Geotextiles are manufactured landscape fabrics usually made of polyester. Placed beneath the surface of the soil they allow water to pass through but also serve two other purposes. They keep fine particles of soil from migrating up into a layer of stone aggregate, which is the base of all concrete and stone walkways or patios. They also keep the soil beneath them from washing away, thereby providing erosion control. A side benefit: they also serve as a barrier to weeds.
Things You'll Need
- Geotextile fabric
- Stone or seashell aggregate
- Mechanical compactor
- Landscaping plants
- Stone or concrete surface material
- Mulch of shredded bark or small rocks or gravel
Remove large rocks that could pierce the geotextile fabric, tree roots and any other debris from the site.
Level the soil in the site. Even out larger mounds or hills and fill in low spots. Try to achieve a relatively level area before putting down the geotextile. It is not necessary to remove vegetation unless removal is needed to get the correct final grade of the site.
Roll out the geotextile over the site, beginning at the point most advantageous for construction. If the subsoil is of varying stability, begin at the point where the subsoil is the most stable and firm. If the site is larger than the width of the geotextile, overlap the edges by at least two feet. Install anchor pins in the areas where the overlap occurs for increased stability and reduced incidence of fine soil particles migrating up into the aggregate.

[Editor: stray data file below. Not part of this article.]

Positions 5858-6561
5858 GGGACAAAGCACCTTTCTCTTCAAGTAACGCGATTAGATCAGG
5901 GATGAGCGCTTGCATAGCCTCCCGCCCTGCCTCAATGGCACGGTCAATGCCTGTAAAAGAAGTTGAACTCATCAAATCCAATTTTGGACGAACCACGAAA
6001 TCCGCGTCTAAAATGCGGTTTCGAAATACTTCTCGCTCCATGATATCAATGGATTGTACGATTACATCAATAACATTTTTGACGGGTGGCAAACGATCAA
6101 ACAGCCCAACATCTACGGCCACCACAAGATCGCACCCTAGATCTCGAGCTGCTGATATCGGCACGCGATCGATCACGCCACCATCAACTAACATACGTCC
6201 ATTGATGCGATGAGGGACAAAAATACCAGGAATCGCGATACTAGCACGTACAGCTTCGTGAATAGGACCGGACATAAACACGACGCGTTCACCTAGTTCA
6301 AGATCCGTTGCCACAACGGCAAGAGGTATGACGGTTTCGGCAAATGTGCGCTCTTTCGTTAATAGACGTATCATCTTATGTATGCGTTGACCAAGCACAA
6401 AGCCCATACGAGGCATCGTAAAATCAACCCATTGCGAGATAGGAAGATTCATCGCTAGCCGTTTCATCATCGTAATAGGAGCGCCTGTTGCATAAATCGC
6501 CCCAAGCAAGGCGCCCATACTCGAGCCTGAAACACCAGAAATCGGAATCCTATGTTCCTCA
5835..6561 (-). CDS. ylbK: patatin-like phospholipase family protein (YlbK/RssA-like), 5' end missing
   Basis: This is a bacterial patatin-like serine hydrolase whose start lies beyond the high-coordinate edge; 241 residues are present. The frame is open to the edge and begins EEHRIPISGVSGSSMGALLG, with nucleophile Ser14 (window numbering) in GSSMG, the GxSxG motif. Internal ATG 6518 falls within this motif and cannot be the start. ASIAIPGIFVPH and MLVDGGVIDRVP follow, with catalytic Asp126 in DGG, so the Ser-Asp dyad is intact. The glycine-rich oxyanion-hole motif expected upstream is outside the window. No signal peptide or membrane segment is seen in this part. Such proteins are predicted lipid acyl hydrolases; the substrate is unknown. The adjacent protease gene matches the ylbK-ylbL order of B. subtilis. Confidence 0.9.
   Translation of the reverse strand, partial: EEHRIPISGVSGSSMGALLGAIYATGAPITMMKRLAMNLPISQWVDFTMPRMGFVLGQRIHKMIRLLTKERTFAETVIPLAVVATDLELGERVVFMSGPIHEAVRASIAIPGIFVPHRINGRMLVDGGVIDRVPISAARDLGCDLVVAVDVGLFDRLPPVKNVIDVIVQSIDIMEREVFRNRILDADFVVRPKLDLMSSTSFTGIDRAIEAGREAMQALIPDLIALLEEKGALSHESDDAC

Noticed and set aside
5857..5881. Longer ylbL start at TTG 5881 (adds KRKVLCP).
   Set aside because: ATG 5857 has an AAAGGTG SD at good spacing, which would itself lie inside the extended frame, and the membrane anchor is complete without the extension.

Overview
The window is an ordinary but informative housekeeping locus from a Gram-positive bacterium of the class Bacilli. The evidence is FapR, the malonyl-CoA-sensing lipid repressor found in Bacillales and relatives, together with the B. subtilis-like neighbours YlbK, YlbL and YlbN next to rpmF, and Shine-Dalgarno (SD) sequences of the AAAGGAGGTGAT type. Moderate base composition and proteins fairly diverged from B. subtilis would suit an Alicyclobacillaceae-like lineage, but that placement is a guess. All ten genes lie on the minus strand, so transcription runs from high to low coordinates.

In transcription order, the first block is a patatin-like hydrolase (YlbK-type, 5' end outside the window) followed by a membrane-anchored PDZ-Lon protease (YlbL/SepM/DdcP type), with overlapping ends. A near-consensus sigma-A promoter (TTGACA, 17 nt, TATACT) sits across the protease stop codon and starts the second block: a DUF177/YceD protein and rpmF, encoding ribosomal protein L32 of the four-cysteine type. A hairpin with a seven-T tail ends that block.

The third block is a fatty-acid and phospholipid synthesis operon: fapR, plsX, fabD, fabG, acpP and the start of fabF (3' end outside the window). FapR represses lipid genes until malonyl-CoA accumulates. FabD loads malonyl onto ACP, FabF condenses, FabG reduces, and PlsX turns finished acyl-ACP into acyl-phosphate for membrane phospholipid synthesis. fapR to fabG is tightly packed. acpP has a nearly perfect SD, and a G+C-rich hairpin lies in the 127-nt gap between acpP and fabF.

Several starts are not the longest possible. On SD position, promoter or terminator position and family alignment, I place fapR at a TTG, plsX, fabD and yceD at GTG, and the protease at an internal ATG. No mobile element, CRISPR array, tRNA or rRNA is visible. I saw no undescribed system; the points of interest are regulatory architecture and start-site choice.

Lay down the topsoil. At least 6 inches and up to 12 inches of topsoil should be applied over the geotextile. Rake the soil smooth and even. Apply a slightly thicker layer of soil--up to 4 inches thicker than needed as the soil will compact over time.
Plant landscaping plants or groundcover plants directly into soil on top of the geotextile.
Apply a 4 to 6 inch layer of mulch to the areas around the plantings. If you're not planting anything in the area where the geotextile is installed, apply mulch anyway. A 4 to 6 inch layer of rocks or gravel will serve the same purpose of keeping the surface soil from washing away and the geotextile will keep the remaining subsoil from washing away.
Walkways, Driveways and Patios
Lay down the aggregate material. It may be necessary to rent a lawn-size bulldozer if it is a large job, otherwise spread the aggregate material by the shovelful, up to the recommended thickness of the manufacturer of the final surface material.
Compact the aggregate material. Use either a heavy-equipment-type of roller compactor or the type that is hand-operated. Compact the aggregate to the extent recommended by the manufacturer of the final surface material and the supplier of the aggregate material.
Install the final surface material. In the case of driveways, sidewalks or patios, you will most likely be installing concrete or stonework on top of the layer of stone, gravel or seashell aggregate.
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